On May 10, 4:53 pm, James Burns <burns...@osu.edu> wrote: > Transfer Principle wrote: > > So by context, we conclude that byron intends the decimal reals -- > > the set of reals with only finitely many nonzero decimal digits (also > > known as the ring Z[.1]). > I understood originally the distinction that byron was making, and I > strongly suspect -- /very/ strongly suspect -- that YBM already > understood that distinction before your earlier response to him. > It is an unclearly motivated distinction no matter who makes it.
I suspect that the main motivation between finite and infinite decimals is so that elementary and middle school students can learn the algorithm for computing with decimals.
From the Common Core Standards for Mathematics, Grade 5:
"Students use the relationship between decimals and fractions, as well as the relationship between finite decimals and whole numbers (i.e., a finite decimal multiplied by an appropriate power of 10 is a whole number), to understand and explain why the procedures for multiplying and dividing finite decimals make sense."
Thus, to the young learner of decimal arithmetic, the distinction between finite and infinite decimal is crucial. Arithmetic of finite decimals becomes reduced to arithmetic of closely related whole numbers -- indeed, one can perform the operation on the whole numbers and insert the decimal point at the end. The relationship between arithmetic of infinite decimals and that of whole numbers is not nearly as direct.
Emphasizing the computable-uncomputable real distinction over the finite-infinite decimal distinction is inappropriate for students at this age.
It's not until one is learning analysis, not arithmetic -- when one learns to view the reals as D-cuts or classes of C-sequences rather than infinite decimals -- when the distinction between finite and infinite decimal becomes less important.
> > So this leaves me wondering -- can there be a "meaning_ful_" math, > > one that avoids the undesirable classical result? If such a theory > > exists, then it's not bound by classical results -- indeed its aim > > would be to avoid the result .99[bar]=1 that leads to math ending > > in "meaninglessness." > Suppose you produce a non-classical system without the > "meaningless" .99[bar]=1. Will byron thank you for taking > it away from him? I greatly doubt that. Much more likely is > that he will either ignore you (the front-runner) or he > will look around until he finds something else to call > "meaningless".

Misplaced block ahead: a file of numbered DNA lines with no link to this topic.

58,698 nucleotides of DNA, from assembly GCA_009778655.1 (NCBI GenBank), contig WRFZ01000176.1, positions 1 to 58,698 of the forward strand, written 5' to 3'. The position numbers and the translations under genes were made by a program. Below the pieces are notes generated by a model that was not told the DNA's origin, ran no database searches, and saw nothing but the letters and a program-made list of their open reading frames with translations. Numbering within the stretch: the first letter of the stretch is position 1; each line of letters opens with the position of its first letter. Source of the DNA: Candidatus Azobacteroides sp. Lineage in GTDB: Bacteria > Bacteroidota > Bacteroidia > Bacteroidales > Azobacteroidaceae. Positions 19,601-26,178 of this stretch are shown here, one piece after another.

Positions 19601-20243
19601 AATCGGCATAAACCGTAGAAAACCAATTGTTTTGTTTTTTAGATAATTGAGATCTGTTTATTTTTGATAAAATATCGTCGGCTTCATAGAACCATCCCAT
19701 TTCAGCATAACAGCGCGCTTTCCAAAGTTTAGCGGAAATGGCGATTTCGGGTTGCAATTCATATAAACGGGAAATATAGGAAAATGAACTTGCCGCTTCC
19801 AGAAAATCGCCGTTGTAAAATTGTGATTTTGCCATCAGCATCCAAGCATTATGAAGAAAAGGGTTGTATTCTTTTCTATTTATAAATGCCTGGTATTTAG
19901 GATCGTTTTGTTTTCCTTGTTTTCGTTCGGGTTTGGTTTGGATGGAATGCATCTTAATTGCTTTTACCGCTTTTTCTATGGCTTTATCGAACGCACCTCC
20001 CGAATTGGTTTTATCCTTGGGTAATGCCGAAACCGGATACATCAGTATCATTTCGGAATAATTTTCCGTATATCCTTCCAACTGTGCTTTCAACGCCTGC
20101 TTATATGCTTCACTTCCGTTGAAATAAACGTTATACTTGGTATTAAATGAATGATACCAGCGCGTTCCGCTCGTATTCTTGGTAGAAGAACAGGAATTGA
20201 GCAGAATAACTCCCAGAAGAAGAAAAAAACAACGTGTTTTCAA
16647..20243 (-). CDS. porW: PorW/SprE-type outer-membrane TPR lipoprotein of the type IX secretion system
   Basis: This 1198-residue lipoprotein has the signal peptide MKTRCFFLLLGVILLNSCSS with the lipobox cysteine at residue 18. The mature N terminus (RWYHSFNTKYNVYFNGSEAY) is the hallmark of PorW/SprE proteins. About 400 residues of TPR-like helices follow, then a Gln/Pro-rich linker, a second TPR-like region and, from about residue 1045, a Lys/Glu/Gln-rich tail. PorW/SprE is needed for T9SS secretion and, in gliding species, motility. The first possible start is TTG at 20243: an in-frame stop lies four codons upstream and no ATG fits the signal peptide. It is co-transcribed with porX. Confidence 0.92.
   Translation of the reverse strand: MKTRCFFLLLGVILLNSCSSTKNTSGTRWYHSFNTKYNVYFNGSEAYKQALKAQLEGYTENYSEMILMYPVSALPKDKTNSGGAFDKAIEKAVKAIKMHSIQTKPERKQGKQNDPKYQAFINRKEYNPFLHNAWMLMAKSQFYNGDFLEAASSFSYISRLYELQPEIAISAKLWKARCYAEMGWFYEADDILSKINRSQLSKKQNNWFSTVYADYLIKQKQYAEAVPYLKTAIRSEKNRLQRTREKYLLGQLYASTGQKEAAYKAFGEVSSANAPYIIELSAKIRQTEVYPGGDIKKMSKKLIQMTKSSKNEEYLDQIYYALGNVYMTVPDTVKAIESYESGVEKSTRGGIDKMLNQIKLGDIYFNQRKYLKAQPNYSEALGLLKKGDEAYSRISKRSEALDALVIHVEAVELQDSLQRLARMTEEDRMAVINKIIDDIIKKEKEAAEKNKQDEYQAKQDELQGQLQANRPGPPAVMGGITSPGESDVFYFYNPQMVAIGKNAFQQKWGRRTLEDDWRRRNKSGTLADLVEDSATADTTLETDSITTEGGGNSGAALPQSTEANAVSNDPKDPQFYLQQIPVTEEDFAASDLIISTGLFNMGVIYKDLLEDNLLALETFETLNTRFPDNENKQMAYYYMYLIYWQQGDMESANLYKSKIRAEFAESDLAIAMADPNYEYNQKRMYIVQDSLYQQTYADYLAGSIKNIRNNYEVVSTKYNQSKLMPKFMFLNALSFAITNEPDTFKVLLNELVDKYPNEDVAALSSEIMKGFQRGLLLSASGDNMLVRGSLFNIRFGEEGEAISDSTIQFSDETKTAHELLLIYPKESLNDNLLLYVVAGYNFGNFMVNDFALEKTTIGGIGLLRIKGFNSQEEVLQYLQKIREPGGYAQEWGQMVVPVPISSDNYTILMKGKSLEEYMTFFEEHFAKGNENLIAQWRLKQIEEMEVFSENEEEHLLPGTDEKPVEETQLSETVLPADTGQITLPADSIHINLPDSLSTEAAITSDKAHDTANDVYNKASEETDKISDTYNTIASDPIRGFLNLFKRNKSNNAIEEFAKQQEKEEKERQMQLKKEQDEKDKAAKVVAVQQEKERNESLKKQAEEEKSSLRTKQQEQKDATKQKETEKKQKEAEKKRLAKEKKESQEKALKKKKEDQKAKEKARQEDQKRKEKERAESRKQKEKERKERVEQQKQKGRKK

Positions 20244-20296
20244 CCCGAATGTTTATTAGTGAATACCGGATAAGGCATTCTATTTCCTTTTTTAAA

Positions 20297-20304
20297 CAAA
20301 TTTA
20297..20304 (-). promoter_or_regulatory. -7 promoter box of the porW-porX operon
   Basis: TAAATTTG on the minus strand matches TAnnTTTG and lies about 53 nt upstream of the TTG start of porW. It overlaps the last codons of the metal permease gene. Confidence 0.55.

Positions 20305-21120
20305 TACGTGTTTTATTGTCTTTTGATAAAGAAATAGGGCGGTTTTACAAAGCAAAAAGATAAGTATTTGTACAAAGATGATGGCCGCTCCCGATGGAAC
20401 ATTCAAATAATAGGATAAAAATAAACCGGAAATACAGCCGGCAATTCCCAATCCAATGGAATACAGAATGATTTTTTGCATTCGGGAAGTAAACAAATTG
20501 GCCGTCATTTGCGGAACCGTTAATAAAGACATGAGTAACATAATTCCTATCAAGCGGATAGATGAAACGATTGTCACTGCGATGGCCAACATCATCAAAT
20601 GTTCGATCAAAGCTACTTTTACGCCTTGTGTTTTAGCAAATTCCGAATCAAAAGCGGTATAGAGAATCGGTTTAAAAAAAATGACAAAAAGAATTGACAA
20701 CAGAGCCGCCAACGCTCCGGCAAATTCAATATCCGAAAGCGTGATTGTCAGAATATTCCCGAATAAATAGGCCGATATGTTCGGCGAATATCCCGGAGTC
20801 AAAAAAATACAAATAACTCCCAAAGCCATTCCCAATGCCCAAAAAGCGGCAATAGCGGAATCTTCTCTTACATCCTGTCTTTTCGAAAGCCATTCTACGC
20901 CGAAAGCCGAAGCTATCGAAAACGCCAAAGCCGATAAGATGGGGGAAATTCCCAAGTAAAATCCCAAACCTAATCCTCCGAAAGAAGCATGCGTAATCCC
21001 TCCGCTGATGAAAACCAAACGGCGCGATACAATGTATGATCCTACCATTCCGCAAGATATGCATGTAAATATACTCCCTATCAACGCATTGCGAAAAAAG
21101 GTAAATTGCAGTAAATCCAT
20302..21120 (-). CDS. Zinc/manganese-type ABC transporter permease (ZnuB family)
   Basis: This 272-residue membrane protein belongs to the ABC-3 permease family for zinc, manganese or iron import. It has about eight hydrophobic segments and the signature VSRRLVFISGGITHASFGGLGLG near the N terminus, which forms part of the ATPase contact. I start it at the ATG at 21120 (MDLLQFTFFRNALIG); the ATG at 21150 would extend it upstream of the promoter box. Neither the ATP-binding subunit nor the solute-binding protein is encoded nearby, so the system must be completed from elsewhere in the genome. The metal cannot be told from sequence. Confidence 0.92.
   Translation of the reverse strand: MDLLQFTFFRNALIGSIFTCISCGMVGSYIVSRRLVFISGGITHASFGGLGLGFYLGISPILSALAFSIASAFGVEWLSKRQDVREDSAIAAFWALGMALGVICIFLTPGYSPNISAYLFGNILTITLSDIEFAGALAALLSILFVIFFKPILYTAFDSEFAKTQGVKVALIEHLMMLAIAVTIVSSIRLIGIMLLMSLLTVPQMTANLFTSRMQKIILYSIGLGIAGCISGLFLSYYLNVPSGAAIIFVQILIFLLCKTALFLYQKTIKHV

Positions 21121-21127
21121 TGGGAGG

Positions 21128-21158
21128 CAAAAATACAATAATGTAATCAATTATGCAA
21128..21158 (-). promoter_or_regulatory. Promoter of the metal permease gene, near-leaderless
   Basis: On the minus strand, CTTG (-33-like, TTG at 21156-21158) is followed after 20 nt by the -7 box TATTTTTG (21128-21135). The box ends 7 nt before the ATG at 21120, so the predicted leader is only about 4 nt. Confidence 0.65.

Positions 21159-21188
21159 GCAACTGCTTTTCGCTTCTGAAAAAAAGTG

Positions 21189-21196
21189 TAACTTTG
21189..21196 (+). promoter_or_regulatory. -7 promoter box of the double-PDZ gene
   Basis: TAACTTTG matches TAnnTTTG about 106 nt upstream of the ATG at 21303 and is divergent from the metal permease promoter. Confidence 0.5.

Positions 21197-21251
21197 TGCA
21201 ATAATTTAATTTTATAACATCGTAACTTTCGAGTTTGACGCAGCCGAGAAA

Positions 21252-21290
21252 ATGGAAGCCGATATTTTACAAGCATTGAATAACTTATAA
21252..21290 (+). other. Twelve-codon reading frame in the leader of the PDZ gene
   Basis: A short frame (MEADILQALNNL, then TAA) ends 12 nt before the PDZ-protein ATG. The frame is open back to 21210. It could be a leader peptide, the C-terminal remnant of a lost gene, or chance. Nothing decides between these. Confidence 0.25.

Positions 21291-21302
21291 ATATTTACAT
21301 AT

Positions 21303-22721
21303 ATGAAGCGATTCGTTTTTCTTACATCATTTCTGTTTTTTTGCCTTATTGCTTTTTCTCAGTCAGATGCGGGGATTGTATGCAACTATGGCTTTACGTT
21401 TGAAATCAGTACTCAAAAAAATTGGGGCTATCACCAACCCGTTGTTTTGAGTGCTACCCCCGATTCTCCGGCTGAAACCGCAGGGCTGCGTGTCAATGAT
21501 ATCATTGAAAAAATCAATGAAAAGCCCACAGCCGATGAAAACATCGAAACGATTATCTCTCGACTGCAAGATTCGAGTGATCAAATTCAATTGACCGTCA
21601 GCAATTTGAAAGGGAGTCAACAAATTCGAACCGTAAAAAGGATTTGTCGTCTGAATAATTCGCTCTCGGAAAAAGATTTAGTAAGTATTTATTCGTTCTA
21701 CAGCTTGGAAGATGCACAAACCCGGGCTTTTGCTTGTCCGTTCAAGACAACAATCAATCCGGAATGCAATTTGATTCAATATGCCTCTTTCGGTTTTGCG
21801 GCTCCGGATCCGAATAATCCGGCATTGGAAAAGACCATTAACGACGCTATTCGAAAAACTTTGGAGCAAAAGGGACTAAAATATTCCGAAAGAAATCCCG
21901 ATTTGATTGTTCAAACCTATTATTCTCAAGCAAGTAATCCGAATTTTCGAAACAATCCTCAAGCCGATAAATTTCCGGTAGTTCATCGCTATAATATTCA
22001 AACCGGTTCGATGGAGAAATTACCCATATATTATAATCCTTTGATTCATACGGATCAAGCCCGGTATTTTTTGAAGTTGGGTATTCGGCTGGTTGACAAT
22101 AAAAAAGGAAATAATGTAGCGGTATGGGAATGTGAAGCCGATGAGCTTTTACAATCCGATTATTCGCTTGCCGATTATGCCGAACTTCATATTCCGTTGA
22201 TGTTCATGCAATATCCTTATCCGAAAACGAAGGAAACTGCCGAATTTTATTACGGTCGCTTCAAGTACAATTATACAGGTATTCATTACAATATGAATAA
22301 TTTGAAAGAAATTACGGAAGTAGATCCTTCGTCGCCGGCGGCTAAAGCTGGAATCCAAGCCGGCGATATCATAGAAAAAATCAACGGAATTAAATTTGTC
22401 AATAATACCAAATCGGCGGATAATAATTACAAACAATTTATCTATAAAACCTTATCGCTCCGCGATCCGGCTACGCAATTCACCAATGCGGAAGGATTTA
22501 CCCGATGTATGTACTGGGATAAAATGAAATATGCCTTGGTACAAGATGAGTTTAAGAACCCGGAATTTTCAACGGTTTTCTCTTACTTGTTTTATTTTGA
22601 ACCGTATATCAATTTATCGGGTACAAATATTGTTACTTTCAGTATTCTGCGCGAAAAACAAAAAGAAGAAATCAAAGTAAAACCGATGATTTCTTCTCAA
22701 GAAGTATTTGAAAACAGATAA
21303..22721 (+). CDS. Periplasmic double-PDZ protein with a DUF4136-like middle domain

If byron considers math to be "meaningless," then what would he have us do in lieu of math?
> I tend to write them down as truth and Truth, by which I mean > (1) retail truth, or true things, such as "Snow is white", > "I am in front of my computer". We would not be able to live > without retail truth, without knowing, for example, whether > we were in front of our computers. Fortunately, /retail/ truth > seems to be almost wholely lacking in problems, at least > such problems as philosophers and erotic poets pay attention to. > We are still required to open our eyes and look around us, > though, and, yes, this can be turned into a problem > by some people. > and (2) wholesale truth, or philosophical statements of vast > consequence which, nonetheless, many people insist upon ignoring > and carrying on their lives quite well without, > even if they do so with a shocking lack of gratitude to > philosophers and erotic poets for their efforts on the behalf > of the larger community. > When I say my goal is to make everybody truthful, I am referring > to retail truth. I claim that you know very well what this is, > as do I, even if you may not be able to define it precisely. > (I know I can't.) You are also able to digest meals and I know > you can, although you may not know how you do this, and I certainly > do not know. > When byron refers to truth, it has all of the earmarks of wholesale > truth. Do you not agree? Especially telling is his application of > the word "meaninglessness" to, well, pretty much everything.
Once again, if byron considers all math to be "meaningless," then what would he have us do in lieu of math?
> It looks to me as though a search for retail truth and a search for > wholesale truth can carry on quite well without interfering with > each other.
OK. And I suppose you consider the use of certain words to which I regularly object to be an instance of "retail truth"?
> You do not believe it, apparently, not even with the evidence of your > own eyes in the threads you have been involved in, but [posters are > not labeled] for what they argue for, but for the way > they argue. Wierd conclusions and outlandish reasoning do seem to > travel together, but I suspect that they are both caused by the > [label-worthy] personality.
Whether it's what they argue for or how they argue, all I want to be able to do is discourage the use of the overused labels. I want to support or modify the label-worthy argument in a way so that the labels go away.